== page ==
Salmon are favourites
  |  First Published: May 2005

Winter is not my favourite time to fish for pelagics because most of the bonito, kings and small tunas have exited with the arrival of the cold water.

What we’re left with are tailor, salmon and odd kingfish and some months even these are hard to find.

I must admit that salmon are one of my favourite fish to catch on lures because they pull hard and jump when hooked.

I love the sight of large school salmon busting up, as on most occasions this means some of the best light-tackle sports fishing available in cooler water. There is nothing more exciting than to have three or four anglers hooked up to hard-running, jumping salmon.

Take your time when you find a school of working fish to see in what direction they’re travelling. Usually it’s into the wind.

Then position your boat upwind and drift back to the school. This way you are less likely to spook the school. Also see what they are feeding on and match your lure with the bait.

I like to target salmon and other small pelagics on 2kg to 4kg spinning gear, which allows the fish to make long runs and put some serious bend in my clients’ rods. I use a Strudwick SBP 7’ 4kg with a Shimano Sustain 4000FD loaded with 8lb to 10lb Super Braid or 8lb Fireline. These outfits will cast small metal and soft plastic lures and handle most fish that we target with lures except kingfish around the marker poles and structure.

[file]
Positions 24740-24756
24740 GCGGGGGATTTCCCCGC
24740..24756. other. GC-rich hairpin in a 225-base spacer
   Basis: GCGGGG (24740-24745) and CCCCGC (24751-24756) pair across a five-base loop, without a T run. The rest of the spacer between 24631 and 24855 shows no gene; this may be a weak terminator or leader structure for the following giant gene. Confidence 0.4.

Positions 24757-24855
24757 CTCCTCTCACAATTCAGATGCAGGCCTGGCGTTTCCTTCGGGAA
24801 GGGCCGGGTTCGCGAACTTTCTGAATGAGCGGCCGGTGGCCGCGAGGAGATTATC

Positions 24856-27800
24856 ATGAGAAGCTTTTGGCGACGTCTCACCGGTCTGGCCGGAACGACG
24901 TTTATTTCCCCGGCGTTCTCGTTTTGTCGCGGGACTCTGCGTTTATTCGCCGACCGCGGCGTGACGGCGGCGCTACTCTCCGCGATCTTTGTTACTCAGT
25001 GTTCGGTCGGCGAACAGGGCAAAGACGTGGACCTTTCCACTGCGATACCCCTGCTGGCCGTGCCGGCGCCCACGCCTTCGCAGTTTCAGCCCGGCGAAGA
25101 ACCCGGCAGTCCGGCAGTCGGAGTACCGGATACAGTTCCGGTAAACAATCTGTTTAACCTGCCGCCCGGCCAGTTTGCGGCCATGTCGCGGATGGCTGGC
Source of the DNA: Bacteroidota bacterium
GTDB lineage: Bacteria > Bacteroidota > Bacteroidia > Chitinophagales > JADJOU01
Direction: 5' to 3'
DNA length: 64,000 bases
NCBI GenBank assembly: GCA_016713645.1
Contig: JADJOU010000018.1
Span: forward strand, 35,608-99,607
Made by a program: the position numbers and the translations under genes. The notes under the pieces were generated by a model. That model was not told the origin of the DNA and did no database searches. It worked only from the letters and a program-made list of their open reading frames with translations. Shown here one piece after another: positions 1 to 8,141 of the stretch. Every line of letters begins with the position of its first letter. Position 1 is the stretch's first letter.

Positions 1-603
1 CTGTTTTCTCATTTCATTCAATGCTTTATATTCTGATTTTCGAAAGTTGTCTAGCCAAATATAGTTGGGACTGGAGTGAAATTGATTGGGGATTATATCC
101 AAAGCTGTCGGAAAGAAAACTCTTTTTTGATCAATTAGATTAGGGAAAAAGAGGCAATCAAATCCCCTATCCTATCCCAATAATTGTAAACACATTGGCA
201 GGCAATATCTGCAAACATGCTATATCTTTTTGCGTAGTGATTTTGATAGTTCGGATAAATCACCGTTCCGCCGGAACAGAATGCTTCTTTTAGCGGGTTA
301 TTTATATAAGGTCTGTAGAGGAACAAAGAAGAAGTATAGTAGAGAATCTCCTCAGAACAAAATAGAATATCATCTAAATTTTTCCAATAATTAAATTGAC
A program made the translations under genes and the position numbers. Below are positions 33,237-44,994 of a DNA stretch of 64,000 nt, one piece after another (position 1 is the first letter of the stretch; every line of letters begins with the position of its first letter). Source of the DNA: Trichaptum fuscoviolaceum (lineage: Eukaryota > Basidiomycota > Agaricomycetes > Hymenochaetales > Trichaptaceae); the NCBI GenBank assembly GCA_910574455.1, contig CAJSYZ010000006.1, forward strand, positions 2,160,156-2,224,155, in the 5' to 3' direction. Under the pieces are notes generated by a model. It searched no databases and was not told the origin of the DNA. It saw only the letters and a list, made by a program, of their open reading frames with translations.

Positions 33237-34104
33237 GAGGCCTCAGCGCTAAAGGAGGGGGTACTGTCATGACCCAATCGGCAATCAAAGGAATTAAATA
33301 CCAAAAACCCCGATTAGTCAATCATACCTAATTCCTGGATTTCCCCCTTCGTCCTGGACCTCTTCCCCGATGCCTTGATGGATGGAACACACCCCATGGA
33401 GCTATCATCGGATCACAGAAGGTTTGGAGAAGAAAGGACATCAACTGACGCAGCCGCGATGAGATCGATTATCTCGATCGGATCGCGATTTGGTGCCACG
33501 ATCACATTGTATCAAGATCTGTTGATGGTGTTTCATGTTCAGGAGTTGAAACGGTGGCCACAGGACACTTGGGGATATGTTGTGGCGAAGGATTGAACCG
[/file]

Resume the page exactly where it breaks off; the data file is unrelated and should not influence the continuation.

When fishing these areas I upgrade to 8kg to12 kg SBP Strudwick rods and Shimano Spheros 8000 reels with 30lb to 50lb braid. For trolling I use a Shimano T-Curve 6kg with a Shimano Trinidad 20 or a TLD 15 loaded with 30lb Super Braid

I cast small metals and flies to match the size of the baitfish. Soft plastic stickbaits on jigs or unweighted and small poppers are deadly on salmon and tailor. For trolling I use small minnows like Producer Barra Maulers, Rapala CD 7s and CD 9s, small Christmas Trees and soft plastic stickbaits.


Bream are caught in good numbers and sizes around the oyster racks, pontoons and shore this month.

Small crankbaits and soft plastics cast close to structure will catch fish. Fish a little slower than you do for bass and make sure you don’t strike too hard – wait until the rod loads before setting the hook.

Tackle for bream and bass are similar only line and leader may have to be changed. I use 6’6” and 7’ spin rods with 4lb to 8lb braid and adjust my leader from 6lb to 10lb to suit the conditions and the structure being fished.


This month temperatures drop, willows lose their leaves and bass and estuary perch school up for their spawning run to the saltwater. From now until September is my favourite time to target these fish.

There is nothing like those still, cold Winter mornings when the mist is lifting off the water and we experience our best bass fishing in size and numbers.

Winter bass and perch are down-river in brackish water and I’ve found they will hold wider and deeper in Winter. The best ways to target these fish are with soft plastics and deep fly fished in and around the eddies or where the water is not running.

I locate the fish with my Matrix sounder, noting how deep they are and where they are holding. You can anchor, drift or use an electric motor depending on the wind and current.

I lower the jig and keep in contact with the it on the descent because often fish will strike on the drop.

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